• 30 sets of a quick 5-count of quadriceps conditioning. The quadriceps are the four muscles that come together just above the knee cap. These get very weak and disappear just as soon as they are not needed much, as has been the case with me the last 25 years or so. A great doctor at the Mayo Clinic in Rochester taught me this trick to get them back into shape. You put some weights on your ankles and, sitting down, bring your lower legs almost up to being straight out, but not quite. Then, straighten them out and hold that position for some seconds, then let them down just a few inches, then repeat. He said that that’s the only exercise that will have a direct effect on the quadriceps, which are essential for everything else. Being bad and evil and lazy, I didn’t much do that, but this is now becoming part of my sessions. It seems like a nothing exercise if you’re in good shape, and a waste of time, and even if you’re out of shape entirely it will stupid for a week or so, but then it will catch up with you, as it did to me once when I put on too many weights too early, against advice. Not being humble enough to take direction is what made me Jabba the Hut.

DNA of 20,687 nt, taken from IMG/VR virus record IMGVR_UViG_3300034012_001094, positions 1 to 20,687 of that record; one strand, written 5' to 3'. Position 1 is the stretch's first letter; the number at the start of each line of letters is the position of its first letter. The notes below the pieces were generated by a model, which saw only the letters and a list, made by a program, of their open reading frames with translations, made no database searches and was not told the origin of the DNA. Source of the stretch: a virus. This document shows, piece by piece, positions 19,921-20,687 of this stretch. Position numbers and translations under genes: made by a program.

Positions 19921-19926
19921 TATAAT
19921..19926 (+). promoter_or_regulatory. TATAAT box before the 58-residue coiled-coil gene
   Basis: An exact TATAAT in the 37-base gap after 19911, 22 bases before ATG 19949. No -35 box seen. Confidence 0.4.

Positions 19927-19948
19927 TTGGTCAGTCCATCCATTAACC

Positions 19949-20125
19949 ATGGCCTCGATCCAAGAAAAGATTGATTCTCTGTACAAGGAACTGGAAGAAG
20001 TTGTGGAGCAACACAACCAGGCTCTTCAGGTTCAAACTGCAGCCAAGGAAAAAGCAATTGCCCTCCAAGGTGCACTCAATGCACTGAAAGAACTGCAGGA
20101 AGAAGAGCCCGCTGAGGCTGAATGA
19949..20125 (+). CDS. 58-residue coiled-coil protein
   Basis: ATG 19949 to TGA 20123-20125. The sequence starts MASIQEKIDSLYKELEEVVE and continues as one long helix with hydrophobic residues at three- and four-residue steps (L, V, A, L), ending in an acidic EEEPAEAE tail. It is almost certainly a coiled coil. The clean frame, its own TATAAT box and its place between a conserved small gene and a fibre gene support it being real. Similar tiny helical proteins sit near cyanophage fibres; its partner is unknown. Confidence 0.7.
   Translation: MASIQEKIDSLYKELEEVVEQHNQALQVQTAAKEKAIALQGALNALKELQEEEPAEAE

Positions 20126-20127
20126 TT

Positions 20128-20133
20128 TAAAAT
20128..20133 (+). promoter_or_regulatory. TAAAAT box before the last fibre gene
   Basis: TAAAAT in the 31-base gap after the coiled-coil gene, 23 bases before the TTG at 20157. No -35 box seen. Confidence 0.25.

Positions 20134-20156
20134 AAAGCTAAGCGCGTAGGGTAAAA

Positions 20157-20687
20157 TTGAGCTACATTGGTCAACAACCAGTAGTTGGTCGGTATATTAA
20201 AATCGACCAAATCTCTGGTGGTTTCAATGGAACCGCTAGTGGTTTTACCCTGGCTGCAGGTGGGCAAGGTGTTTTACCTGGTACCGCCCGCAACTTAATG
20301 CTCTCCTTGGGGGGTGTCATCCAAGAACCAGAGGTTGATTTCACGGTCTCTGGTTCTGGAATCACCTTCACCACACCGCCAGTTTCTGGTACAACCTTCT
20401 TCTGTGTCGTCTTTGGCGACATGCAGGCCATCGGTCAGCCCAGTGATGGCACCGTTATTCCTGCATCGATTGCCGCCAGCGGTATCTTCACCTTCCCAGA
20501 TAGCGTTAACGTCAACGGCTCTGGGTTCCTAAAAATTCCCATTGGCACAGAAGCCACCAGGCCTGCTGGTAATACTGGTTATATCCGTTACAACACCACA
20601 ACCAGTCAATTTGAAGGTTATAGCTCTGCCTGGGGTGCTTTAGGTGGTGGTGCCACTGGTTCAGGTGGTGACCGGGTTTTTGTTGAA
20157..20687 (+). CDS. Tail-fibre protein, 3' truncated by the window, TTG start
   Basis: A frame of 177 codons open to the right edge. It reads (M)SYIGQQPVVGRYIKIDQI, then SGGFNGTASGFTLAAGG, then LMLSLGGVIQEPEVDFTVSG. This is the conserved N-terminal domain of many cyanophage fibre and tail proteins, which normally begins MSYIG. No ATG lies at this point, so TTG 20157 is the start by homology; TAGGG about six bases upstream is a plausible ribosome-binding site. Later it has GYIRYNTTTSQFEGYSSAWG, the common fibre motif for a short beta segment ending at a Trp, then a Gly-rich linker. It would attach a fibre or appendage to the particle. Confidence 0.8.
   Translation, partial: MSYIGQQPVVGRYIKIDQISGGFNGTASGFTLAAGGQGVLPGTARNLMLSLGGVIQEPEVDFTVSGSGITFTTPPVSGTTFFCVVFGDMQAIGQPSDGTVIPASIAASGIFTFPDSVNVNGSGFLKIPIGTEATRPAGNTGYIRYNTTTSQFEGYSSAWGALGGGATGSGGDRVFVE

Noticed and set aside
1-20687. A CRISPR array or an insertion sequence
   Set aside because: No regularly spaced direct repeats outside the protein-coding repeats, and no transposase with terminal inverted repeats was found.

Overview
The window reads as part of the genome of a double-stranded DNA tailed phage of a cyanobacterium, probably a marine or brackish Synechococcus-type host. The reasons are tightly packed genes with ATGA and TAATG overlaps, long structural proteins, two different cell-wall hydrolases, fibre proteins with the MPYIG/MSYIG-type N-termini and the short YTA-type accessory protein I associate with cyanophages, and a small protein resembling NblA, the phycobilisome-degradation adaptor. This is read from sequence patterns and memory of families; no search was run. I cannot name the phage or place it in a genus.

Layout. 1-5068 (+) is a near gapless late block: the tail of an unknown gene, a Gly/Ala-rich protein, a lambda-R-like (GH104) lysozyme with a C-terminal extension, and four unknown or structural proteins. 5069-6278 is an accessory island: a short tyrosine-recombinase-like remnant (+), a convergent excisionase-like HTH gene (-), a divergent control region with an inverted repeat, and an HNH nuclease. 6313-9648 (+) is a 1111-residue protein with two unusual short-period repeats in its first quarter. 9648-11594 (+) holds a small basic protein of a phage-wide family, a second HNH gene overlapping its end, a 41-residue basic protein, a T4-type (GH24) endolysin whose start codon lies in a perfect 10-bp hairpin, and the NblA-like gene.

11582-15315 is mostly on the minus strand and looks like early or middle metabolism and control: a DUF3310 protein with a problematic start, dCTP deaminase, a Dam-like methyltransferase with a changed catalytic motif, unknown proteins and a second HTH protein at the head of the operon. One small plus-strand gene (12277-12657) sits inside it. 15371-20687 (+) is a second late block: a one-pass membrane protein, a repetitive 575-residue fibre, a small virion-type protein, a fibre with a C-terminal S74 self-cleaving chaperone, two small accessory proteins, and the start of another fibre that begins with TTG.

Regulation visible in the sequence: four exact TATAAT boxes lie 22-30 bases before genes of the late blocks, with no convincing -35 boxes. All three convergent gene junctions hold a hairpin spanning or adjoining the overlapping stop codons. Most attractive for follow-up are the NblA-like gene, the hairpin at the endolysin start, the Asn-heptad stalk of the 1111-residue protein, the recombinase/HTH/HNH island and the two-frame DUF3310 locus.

Keto has really saved this sorry knucklehead.

Yes, I really did do a session of those exercises already today. But we’ll see if I can start adding sessions more than once a day.

P.S. That cartoon above? That’s actually a serious point. It’s soooo difficult to stay the course when you have everyone insisting to throw liberal low-carb food at you while you’re trying to do strict Keto.

Few get the plot that it’s a matter of not allowing a switch-back to a different metabolism every few days because that would be terribly unhealthy. However, I’m slowly learning how to insist on just saying that I’ll be doing my own thing regardless. That’s freeing in and of itself. Good training for all things. It’s such a small matter. But it’s these small matters that will make or break someone. It’s good to learn how to handle these small matters well. I think our Lord speaks about that, doing the small things well, and then…